Want three ways to cut Workers' Compensation premiums? Safety, safety and safety. Make it a priority and charge everyone who works for you with responsibility. One company, which made a top-down commitment to safety, reduced accidents and injuries by 50 percent in five years and saved more than $800,000 in Workers' Comp premiums.
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Job costs are the lifeblood of your construction business and accurately estimating them will determine if a project will make money. Managing job costs across the life of the project will ensure that your firm makes money on every job. Moreover, those job-by-job profits make the office and your executive salary possible.
Construction project financing and cash flow management are unique for several reasons.
Construction employers are fined millions of dollars each year for OSHA violations. The citations that result in fines are often overlooked by supervisors. Although employees usually receive generic information about OSHA standards in most workplaces, it's important to implement training procedures that make OSHA's rules clear.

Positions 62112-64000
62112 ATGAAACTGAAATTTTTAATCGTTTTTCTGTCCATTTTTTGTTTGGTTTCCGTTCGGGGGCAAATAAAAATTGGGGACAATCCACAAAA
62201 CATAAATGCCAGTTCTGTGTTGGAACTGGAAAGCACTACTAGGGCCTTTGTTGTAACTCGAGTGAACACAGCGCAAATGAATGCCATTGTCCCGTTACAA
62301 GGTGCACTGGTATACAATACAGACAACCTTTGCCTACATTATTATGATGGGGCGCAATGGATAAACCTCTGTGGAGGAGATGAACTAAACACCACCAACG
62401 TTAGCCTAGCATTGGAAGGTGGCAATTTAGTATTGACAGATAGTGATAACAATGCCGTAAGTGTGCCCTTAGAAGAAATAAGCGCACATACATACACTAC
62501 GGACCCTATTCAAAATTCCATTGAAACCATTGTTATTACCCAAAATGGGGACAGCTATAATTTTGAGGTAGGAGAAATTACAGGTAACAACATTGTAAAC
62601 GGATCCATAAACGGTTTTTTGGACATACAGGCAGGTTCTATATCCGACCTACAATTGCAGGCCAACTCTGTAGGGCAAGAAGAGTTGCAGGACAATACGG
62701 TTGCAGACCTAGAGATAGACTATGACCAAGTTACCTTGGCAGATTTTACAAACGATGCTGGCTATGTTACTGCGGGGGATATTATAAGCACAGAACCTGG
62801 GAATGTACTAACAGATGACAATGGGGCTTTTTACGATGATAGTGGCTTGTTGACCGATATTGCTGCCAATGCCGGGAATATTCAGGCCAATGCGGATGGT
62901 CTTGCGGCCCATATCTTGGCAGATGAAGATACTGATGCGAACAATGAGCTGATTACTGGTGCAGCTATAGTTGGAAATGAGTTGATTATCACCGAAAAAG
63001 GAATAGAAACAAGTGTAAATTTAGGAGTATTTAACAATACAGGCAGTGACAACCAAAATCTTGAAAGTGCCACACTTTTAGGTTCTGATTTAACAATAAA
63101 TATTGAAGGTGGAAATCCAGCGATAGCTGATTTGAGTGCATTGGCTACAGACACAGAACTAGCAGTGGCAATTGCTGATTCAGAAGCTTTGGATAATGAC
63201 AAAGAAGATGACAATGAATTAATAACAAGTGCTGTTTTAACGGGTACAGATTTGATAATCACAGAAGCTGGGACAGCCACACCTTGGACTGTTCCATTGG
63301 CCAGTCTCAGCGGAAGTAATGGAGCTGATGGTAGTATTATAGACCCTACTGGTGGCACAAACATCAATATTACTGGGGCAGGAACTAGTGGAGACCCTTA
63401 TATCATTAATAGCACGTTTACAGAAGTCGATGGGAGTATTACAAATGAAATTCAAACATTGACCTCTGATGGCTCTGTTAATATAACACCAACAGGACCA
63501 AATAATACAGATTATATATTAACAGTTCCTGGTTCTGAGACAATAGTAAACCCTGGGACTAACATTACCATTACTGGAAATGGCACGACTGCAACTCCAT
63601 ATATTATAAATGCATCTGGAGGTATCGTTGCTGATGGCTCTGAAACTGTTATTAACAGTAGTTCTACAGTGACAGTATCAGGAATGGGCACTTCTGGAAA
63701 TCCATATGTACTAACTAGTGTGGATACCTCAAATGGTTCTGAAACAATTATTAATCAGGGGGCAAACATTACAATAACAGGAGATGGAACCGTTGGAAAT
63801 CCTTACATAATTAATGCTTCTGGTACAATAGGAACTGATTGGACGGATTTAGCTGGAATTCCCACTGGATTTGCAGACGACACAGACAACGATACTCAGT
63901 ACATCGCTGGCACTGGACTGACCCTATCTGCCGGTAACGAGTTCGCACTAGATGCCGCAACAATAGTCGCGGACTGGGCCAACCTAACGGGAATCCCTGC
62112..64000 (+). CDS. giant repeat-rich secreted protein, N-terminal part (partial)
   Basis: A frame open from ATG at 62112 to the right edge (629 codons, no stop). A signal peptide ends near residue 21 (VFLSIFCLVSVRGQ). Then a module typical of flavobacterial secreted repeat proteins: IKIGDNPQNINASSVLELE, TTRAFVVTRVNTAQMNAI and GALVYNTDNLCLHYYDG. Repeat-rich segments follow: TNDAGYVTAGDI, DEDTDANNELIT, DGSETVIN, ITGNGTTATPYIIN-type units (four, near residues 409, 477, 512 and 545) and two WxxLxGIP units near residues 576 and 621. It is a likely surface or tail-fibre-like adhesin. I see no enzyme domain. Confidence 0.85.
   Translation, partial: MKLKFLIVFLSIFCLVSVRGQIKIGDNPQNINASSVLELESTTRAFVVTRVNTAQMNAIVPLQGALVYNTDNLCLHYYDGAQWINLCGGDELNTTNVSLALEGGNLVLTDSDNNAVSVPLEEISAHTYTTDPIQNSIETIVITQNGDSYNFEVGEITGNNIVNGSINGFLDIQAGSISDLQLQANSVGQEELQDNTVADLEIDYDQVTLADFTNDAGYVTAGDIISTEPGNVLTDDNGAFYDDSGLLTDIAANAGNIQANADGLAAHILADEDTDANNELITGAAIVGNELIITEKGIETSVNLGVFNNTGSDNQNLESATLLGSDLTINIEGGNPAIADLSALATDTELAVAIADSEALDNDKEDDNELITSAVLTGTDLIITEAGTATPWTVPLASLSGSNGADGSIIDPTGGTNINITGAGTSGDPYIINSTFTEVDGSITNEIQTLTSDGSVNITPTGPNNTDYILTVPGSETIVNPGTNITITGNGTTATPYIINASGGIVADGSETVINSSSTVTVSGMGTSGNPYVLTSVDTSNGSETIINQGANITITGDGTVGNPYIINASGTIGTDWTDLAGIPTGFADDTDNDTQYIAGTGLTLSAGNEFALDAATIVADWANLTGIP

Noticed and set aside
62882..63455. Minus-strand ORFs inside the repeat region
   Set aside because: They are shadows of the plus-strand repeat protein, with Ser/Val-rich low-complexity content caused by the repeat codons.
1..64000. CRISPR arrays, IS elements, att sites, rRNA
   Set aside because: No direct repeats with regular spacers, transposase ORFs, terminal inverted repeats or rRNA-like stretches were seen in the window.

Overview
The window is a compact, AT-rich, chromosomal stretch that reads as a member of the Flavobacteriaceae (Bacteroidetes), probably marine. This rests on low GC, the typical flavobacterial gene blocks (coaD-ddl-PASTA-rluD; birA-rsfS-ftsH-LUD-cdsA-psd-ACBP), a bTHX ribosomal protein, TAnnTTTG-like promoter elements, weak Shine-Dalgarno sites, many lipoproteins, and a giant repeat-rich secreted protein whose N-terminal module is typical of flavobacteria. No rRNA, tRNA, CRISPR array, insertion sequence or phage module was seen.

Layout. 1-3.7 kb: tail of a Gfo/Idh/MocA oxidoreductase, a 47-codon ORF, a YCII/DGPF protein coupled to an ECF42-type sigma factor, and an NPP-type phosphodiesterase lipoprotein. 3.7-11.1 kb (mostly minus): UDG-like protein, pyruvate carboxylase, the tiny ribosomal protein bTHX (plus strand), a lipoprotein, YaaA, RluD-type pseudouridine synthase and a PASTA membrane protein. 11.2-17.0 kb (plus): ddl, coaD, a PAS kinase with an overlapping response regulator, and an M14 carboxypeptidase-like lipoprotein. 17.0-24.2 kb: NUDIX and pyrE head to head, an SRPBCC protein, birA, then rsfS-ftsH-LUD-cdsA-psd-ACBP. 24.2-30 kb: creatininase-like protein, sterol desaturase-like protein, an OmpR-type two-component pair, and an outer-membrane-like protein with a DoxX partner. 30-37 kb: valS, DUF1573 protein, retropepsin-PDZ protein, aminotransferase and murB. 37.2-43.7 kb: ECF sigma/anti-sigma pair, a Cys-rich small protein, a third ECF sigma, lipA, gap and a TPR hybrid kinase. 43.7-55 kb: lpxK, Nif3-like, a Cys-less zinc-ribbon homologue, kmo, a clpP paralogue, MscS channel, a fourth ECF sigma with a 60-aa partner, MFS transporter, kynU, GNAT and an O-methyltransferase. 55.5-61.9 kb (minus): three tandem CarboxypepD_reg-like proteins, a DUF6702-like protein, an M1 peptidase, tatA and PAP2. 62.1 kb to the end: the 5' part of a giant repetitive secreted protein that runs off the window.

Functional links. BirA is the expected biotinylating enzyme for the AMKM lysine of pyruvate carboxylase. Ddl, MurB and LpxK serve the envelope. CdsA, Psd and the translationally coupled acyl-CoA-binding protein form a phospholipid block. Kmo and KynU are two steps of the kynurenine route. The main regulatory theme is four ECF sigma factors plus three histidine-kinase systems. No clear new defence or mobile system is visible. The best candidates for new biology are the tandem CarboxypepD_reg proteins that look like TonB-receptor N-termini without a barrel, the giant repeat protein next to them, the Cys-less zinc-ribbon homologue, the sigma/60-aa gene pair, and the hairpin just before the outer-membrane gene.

Throughout the year, businesses like yours need to be able to provide verified financial results to others. This may be your tax preparer, a lender or investor, a potential purchaser of your business -- should you decide to sell -- or another interested party. Not to mention that you, as the company owner should know your books are being done with accuracy and completeness.
Construction ebbs and flows like the tides. That's why many construction business owners say: "When it rains, it pours," and "it's always feast or famine." To help, here are 10 steps to consider which can bring in vital cash when work slows down, and your firm doesn't have a lot of building projects going on.
Best practices for containing insurance costs are critical because insurance is one of the biggest costs in the dangerous construction environment.
Here are 10 ways contractors may be able to save money on insurance:
Joint ventures are common in the construction industry, especially with large long-term projects. These collaborative arrangements allow construction firms to work together, for a limited time period, on one or more construction projects.
Construction projects require coopeation and coordination among a long list of participants including architects, contractors, subcontractors and others. So it's not surprising that even the most straightforward construction projects can result in disputes and ultimately, costly litigation.